FTC to Look Into Copy Machine Privacy Breakdown
Add digital copiers to your list of things to be afraid of. Turns out most of the machines built since 2002 have copies of every image they scanned stored on their hard drives -- and when those machines change hands, they're seldom wiped clean. The FTC has taken steps to inform manufacturers, resellers and office supply stores about the risks, but what is the agency really empowered to do?
May 19, 2010 11:15 AM PT
The Federal Trade Commission has responded to an April 29 letter from Rep. Edward J. Markey, D-Mass., expressing concerns about sensitive data stored on digital copiers' hard drives. Markey's letter followed CBS News' April 19 airing of a report on its investigation into the matter.
The FTC said it was aware of the privacy issues and planned to take steps to inform manufacturers, resellers and office supply stores about the risks associated with digital copying and see that they were taking steps to provide options for secure copying.
"We will work with these entities to help ensure that they provide appropriate educational materials on this subject to their clients," wrote FTC chairman Jon Leibowitz. He also directed Markey to educational materials the FTC previously distributed on disposing of computer hard drives.
"We are also reaching out to government contracting officials to advise them of the risks associated with the use of digital copiers and ensure that the government is taking measures to protect the information we collect from the public," Leibowitz continued. The FTC routinely erases and destroys hard drives when it returns copiers, the chairman said.
Leased Copiers Returned
The copier industry has failed to inform the public of the privacy risks of using digital copiers, Ed McLaughlin, president of Sharp Imaging and Information Company of America, admitted in the CBS News report.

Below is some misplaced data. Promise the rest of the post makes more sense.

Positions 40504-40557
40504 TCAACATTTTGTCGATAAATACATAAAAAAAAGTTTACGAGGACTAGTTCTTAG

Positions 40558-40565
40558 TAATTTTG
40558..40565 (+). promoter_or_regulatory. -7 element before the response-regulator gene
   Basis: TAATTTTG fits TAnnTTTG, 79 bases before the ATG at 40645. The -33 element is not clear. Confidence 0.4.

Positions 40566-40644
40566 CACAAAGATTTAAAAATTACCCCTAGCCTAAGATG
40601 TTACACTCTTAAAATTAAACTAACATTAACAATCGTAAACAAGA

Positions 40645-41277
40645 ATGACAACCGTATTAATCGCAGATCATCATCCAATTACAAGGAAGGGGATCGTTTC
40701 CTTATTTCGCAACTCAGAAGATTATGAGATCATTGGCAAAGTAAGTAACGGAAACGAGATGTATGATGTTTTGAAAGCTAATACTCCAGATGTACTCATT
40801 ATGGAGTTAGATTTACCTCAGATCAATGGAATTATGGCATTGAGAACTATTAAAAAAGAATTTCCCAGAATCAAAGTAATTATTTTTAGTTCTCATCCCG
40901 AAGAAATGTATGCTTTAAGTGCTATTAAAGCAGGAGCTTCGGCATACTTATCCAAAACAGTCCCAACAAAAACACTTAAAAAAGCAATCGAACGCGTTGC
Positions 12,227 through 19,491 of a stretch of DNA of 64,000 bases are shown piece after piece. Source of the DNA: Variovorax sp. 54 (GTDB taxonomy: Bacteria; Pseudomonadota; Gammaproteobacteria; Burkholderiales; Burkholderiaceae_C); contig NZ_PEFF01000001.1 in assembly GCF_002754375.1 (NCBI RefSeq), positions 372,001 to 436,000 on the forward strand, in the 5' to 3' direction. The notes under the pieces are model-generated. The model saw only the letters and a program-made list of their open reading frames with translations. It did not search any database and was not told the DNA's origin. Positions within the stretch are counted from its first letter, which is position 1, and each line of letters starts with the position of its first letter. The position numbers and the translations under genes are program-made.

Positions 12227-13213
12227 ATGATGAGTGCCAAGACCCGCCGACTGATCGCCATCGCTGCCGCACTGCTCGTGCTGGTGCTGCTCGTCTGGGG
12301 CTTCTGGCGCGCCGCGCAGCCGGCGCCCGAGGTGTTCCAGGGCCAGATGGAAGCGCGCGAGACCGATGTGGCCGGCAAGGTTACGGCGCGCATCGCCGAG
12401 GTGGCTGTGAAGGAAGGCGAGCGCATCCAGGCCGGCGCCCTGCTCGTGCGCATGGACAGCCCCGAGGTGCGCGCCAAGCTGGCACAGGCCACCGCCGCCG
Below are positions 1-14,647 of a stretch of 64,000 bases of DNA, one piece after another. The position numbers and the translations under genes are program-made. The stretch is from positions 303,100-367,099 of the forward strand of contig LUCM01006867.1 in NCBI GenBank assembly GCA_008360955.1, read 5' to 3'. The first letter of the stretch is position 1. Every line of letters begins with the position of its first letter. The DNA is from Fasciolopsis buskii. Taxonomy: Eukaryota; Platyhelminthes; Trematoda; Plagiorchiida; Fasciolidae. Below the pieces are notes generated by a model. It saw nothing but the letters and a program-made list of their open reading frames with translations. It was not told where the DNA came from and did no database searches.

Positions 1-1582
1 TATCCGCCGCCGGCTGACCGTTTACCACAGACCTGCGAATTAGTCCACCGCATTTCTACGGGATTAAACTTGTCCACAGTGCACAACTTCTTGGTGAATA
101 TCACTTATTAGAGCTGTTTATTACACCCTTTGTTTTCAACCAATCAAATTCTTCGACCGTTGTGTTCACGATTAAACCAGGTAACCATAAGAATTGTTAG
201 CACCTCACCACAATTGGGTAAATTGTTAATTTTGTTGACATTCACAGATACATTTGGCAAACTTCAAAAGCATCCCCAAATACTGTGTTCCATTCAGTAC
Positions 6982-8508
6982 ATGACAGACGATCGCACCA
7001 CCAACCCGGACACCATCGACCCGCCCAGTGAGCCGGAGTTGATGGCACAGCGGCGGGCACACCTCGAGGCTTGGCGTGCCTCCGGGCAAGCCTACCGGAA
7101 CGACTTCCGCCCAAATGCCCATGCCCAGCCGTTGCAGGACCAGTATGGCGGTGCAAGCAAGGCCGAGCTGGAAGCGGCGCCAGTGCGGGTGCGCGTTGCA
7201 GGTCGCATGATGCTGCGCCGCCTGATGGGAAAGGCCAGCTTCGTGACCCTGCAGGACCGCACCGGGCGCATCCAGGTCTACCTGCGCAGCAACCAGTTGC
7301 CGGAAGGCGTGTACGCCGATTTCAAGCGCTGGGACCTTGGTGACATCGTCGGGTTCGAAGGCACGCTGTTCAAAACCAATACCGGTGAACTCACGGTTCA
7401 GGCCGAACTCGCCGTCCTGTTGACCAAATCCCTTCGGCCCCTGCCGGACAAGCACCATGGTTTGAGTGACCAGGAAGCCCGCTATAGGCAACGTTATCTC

During its investigation, CBS found a machine used by a police sex crimes division in Buffalo, N.Y., with information on criminal suspects and domestic violence complaints. It also found pay stubs with Social Security numbers and medical records from insurer Affinity Health Plan, including names and physician diagnoses.
Companies such as Xerox supply overwrite tools for hard drives, but the public may not have the knowledge to use them.
Copiers are leased for fixed periods and then shipped around the world with sensitive data remaining on their hard drives, noted Markey in his letter to FTC Chairman Leibowitz.
"I am concerned that these hard drives represent a treasure trove for thieves," he wrote, "leaving unwitting consumers vulnerable to identity theft as their Social Security numbers, birth certificates, medical records, bank records and other personal information are exposed to individuals who could easily extract the data from the digital copiers' hard drives and use it for criminal purposes."
Business and government agencies need to take steps to erase the data before returning the machine or disposing of it, Markey cautioned.
The FTC and Rep. Markey's office did not return TechNewsWorld's calls requesting comment.